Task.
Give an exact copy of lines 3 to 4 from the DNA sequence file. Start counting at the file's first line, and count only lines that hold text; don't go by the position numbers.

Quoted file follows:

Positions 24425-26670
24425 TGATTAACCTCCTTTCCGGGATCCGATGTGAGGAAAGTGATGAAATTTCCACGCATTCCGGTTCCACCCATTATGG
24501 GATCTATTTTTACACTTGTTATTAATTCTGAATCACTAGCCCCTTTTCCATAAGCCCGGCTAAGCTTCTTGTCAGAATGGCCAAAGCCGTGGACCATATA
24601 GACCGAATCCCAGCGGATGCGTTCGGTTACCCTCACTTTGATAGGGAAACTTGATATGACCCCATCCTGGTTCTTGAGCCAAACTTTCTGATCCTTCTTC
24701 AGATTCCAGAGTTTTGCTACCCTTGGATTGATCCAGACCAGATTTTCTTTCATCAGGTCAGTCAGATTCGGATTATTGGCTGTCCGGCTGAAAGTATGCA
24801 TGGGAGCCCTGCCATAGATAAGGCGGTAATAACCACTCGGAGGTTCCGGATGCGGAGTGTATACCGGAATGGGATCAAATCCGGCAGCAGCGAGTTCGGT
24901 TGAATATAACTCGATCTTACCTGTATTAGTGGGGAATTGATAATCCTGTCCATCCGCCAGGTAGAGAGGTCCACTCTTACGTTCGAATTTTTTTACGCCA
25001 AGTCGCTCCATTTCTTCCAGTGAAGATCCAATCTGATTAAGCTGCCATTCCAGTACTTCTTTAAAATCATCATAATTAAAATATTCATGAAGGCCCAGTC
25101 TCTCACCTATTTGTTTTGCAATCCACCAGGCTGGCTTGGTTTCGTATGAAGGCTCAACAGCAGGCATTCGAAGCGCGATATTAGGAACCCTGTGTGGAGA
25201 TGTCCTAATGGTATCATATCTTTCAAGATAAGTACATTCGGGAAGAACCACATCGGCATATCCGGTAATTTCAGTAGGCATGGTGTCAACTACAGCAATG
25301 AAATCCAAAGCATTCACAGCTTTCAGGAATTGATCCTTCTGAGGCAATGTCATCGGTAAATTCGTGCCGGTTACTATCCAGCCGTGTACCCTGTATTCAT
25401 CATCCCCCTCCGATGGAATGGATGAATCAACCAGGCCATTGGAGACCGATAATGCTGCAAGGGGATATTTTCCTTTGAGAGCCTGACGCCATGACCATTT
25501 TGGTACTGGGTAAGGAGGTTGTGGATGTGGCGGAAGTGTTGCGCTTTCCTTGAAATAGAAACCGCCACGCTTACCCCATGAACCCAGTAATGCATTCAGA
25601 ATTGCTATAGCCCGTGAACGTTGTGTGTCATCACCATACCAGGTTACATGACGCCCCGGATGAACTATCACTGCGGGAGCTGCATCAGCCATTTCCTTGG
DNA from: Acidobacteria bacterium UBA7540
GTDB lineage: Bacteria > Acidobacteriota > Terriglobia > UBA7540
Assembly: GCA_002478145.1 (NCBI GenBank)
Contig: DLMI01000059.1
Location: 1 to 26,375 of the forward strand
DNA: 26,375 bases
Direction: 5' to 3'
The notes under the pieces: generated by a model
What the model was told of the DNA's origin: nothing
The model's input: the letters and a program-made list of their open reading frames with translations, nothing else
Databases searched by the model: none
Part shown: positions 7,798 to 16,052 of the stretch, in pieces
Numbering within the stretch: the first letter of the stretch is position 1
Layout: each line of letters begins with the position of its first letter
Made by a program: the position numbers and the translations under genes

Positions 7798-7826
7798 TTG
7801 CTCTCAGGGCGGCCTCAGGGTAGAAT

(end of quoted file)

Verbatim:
24501 GATCTATTTTTACACTTGTTATTAATTCTGAATCACTAGCCCCTTTTCCATAAGCCCGGCTAAGCTTCTTGTCAGAATGGCCAAAGCCGTGGACCATATA
24601 GACCGAATCCCAGCGGATGCGTTCGGTTACCCTCACTTTGATAGGGAAACTTGATATGACCCCATCCTGGTTCTTGAGCCAAACTTTCTGATCCTTCTTC